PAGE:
Mon, Aug 22, 2011 : 11 p.m.

I agree with Mr. Brandon - to a point. If the player can't cash on his/her &quot;commerciality&quot; then neither should the University. If the University (or NCAA) makes revenue using a players name or likeness, then the proceeds should be held in escrow until the player's eligibility expires and the player should then receive that revenue.


Mon, Aug 22, 2011 : 10:44 p.m.

We should have started paying our players right after our hero Bo retired, just like everyone else did. But we foolishly did things the &quot;honest&quot; way and paid the price for it by not getting any Crystal-winning athletes. It's all about The Crystal. Now, all teams who have won The Crystal in the last 15 years have done so by paying their players. Some have already been caught, some will eventually be caught, and some will never be caught. If we would have been smart and paid our players, I guarantee we would have fallen into the latter group, since This Is Michigan and we are much more intelligent than those cheating southern (Ohio included) schools. We would have had multiple Crystals and been none the wiser. The best teams will continue to cheat and win big. Until we join them, we'll always be on the outside looking in.

David Vande Bunte

Tue, Aug 23, 2011 : 3:29 p.m.

One teeny, tiny problem there, Theo. Lloyd did win the Crystal, AFTER Bo retired. No &quot;Crystal winning athletes&quot;? Really? So, the fact that Tom Brady is arguably the best QB in the NFL, (also a member of that NC team) Charles Woodson won a Heisman, NFL Defensive Player of the Year and is a 7x Pro Bowler, Then you have Steve Hutchinson, who is probably the single best OL in the NFL, Jon Jansen who had a pretty good NFL career too, and that excludes the other 27 members of that team who went on to play in the NFL.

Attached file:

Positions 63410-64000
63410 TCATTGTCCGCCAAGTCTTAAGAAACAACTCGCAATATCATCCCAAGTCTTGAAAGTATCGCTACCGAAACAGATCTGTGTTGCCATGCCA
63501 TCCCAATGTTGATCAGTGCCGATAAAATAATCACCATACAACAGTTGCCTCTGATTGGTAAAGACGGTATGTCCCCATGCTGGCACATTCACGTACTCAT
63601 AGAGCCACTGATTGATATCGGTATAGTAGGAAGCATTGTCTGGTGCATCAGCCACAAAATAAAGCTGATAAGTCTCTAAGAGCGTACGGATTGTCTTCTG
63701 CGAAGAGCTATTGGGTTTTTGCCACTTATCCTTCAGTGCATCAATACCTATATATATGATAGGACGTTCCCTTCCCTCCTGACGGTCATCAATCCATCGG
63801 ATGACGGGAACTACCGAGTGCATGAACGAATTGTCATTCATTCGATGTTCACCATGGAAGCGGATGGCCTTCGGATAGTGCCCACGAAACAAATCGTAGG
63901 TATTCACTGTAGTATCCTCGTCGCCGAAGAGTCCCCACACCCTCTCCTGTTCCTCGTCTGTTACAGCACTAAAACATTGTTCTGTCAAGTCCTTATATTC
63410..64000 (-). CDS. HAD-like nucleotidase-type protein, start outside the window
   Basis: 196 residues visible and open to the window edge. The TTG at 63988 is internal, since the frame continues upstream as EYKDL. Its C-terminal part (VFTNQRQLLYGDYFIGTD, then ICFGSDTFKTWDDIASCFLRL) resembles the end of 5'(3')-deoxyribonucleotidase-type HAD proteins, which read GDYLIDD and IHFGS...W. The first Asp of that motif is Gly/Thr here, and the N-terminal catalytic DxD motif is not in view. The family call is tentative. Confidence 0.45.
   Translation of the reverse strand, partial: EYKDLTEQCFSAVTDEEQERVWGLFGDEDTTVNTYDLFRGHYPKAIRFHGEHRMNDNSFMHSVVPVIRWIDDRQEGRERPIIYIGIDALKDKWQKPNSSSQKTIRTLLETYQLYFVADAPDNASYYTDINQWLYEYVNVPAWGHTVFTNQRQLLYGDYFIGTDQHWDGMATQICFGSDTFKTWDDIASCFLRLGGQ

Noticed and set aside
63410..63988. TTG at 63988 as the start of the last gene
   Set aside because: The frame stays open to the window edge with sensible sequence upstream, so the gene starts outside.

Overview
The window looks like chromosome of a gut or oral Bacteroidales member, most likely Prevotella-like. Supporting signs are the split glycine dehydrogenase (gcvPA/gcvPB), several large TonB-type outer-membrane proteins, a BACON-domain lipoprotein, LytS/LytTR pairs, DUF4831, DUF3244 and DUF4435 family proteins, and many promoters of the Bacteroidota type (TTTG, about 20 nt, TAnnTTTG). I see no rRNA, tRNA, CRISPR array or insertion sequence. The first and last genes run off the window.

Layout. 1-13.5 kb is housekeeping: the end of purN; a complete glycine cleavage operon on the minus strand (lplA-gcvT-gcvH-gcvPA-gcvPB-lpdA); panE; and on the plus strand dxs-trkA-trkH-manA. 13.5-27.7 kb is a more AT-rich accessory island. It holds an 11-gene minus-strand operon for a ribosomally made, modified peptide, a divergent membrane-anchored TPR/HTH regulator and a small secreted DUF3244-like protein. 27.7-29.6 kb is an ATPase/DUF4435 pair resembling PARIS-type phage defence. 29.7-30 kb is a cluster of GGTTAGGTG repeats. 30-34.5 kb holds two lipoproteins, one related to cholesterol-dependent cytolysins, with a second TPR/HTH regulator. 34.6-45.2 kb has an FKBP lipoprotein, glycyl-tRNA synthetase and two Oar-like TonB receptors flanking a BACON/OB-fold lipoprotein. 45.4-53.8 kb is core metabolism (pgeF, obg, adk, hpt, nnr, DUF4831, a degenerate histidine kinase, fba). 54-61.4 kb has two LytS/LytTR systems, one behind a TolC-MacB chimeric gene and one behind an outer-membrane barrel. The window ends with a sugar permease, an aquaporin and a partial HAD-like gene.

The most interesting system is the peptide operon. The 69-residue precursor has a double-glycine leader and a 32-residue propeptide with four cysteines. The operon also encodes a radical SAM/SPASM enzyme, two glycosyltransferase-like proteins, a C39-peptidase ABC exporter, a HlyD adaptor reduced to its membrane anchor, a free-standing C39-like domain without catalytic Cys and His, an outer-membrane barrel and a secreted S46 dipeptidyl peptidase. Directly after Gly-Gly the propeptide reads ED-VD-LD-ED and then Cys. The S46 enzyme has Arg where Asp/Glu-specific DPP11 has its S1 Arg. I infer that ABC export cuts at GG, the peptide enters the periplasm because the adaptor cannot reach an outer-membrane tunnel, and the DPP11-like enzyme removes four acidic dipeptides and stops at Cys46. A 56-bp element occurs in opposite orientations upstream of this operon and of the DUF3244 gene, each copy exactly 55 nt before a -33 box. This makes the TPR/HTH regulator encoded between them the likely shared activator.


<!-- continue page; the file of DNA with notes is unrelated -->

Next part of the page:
Mon, Aug 22, 2011 : 10:54 p.m.

sad but true theo! sad but true!


Mon, Aug 22, 2011 : 10:14 p.m.

It's funny that Dave Brandon, more than any AD I can remember at any school, ever, is about &quot;marketing the brand&quot;... i.e. making as much money as possible. Yet he is fine with handcuffing athletes in a way no other scholorship student has to live with.


Mon, Aug 22, 2011 : 11:05 p.m.

The big problem is the NCAA is effectively the minor league for the NFL and NBA. There are many athletes who do not care to be students and are effectively handcuffed into a charade. The NCAA makes a lot of money on the deal. The NFL and NBA save a lot of money as most players never make it and they don't have to deal with employees, unions, etc. The student-athletes get their education. The 'other' athletes get the short end of the stick.


Mon, Aug 22, 2011 : 10:36 p.m.

Again, athletes are free to market their skills with whomever. Nobody is stopping anybody from going professional. Perhaps the NFL is an exception and if a young lad of 17 or 18 wishes to sue the NFL so he too can be included in the annual draft, he's free to do that as well.


Mon, Aug 22, 2011 : 10:13 p.m.

Simply put, I agree completely! A 4 year scholarship at a great and powerful school like the U-M is an honor and a privilege. Most students when graduating take years to pay off their tuition, yet these scholarship athletes get a full ride. So give me a break with this talk of paying some athletes, they already are getting paid in a sense.

5c0++ H4d13y

Mon, Aug 22, 2011 : 9:39 p.m.

I'll agree it's absurd as soon as the university gives up the 10s of millions it gets for athletics from donors and marketing contracts.


Tue, Aug 23, 2011 : 12:36 p.m.

There are other leagues they could choose to play in until they are eligible for the NFL draft. It is their choice to play in college. Each athlete must decide if the visibility they receive in college football is worth the financial sacrifice. If not, go to one of the semi-pro teams.

5c0++ H4d13y

Tue, Aug 23, 2011 : 1:49 a.m.

No they are not. NLF has rules that make some players ineligible. What other industry gets away with that?


Mon, Aug 22, 2011 : 10:21 p.m.

Athletes are free to market their skills straight to the professional ranks.


Mon, Aug 22, 2011 : 9:38 p.m.

Cheers to Dave Brandon!!! I was a D1 athlete in a &quot;non-revenue&quot; sport. Not only did I have to pay for much of my school, I figured out how to pay for pizza and beer on a weekly basis. The football and basketball players aren't looking for money to go to the movies. They want Escalades and diamonds in their ears.

Rob Pollard

Tue, Aug 23, 2011 : 5:48 p.m.

So what if they do? That's the whole point. They're the ones who play the sports that are earning the school tens of millions of dollars every year. NCCA Football and men's basketball are at the point the Olympics were in the 70s/80s when they clung on to the fig leaf of a higher mission and amateurism (for the players, course), while the administrators, coaches and TV execs raked in increasingly huge amounts of cash. Pretty soon, more of those billions of dollars will need to flow to the people actually earning it.